For better or worse, social networking sites provide a platform for the instantaneous dissemination of information around the globe. Employees can easily reveal a company’s (or its client’s) confidential and proprietary information with the simple click of a mouse button.
Jilted ex-employees also may use these tools to release “secrets” to the Internet as way to “get back at” their former employers. Current employees may inadvertently divulge private information. For instance, a careless worker may unintentionally reveal a client’s forthcoming business acquisition by posting the particulars of her most recent “big deal.” For medical employers, the unauthorized release of patient information can result in serious violations of patient confidentiality laws. Recently, a group of San Diego nurses were dismissed from their jobs after posting confidential patient information to their social networking pages.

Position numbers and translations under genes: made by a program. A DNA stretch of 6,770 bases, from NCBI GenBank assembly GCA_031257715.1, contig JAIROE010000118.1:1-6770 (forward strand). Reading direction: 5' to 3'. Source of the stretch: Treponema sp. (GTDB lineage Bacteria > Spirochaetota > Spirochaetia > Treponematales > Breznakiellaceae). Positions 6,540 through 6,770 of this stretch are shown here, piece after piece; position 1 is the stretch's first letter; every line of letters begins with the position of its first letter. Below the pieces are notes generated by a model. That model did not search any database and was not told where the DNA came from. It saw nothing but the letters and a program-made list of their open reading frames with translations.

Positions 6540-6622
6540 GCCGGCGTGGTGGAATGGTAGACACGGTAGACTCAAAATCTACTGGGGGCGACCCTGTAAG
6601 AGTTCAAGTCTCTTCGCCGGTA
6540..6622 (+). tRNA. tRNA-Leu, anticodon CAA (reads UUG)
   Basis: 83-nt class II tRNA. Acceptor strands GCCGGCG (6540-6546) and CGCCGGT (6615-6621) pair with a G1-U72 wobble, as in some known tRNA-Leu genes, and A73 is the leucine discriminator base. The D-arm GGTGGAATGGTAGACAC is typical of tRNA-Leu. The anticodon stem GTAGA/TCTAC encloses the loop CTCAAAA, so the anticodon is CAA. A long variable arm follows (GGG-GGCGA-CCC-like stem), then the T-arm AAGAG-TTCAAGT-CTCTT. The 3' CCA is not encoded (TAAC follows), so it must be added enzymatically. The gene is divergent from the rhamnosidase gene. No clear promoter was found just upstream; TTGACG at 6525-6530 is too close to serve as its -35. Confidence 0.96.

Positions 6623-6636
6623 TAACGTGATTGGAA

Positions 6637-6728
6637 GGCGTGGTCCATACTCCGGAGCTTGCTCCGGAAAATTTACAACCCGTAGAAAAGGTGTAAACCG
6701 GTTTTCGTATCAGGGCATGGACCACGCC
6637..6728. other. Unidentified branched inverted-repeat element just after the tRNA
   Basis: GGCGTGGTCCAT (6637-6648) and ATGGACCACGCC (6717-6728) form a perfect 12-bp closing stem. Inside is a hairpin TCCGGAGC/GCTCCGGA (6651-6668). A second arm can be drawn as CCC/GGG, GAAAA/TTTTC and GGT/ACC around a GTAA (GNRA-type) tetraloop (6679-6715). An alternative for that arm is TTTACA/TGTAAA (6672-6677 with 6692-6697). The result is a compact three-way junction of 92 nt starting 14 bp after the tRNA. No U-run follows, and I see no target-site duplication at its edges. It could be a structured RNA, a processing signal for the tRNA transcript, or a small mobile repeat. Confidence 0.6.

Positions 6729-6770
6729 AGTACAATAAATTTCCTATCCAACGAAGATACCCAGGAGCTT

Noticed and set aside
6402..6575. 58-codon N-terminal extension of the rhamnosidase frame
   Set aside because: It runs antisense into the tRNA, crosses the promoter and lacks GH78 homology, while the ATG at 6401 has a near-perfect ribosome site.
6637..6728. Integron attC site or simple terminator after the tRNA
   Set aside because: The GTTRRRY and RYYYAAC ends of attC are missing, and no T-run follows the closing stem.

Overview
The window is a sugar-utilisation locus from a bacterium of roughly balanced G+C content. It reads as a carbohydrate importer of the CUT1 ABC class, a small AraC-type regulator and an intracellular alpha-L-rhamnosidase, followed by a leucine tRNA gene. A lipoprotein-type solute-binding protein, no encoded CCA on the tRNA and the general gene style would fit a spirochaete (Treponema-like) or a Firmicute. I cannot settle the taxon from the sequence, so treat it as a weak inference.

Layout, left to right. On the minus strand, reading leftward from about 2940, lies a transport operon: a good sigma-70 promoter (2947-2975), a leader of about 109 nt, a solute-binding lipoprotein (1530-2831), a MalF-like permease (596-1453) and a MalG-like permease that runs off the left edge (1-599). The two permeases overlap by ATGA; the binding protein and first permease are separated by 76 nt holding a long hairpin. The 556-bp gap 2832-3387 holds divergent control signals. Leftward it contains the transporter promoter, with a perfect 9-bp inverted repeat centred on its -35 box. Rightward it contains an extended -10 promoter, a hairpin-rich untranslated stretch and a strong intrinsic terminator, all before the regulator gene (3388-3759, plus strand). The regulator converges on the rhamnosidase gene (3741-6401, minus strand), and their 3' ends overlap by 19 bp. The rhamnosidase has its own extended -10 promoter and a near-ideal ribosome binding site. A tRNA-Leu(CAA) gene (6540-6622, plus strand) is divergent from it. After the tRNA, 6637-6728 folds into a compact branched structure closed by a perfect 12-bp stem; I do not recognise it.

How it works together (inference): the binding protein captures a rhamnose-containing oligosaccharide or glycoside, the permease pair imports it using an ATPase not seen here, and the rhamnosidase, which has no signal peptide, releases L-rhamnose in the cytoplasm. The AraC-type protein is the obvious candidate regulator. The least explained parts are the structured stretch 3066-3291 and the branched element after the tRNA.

Claims involving federal and state equal employment opportunity laws remain particularly troublesome for employers. Social media sites like Twitter, Facebook and YouTube make “policing” the workforce all the more difficult. Social networking sites effectively “extend the workplace” to create potential liability for conduct occurring over the Internet.
For example, a supervisor who uses social media to engage in lewd “chat” sessions with his subordinates may create liability for himself and his employer. This is true even if the supervisor performs such acts on his home computer, outside of his regular working hours. This is because, generally speaking, anti-harassment laws draw no distinction between acts that occur during official “working” and “non-working” times. Rather, employees may be considered “at work” for purposes of harassment liability whenever and wherever they interact with their colleagues—whether during the day at the workplace or over the weekend at a co-worker’s private wedding.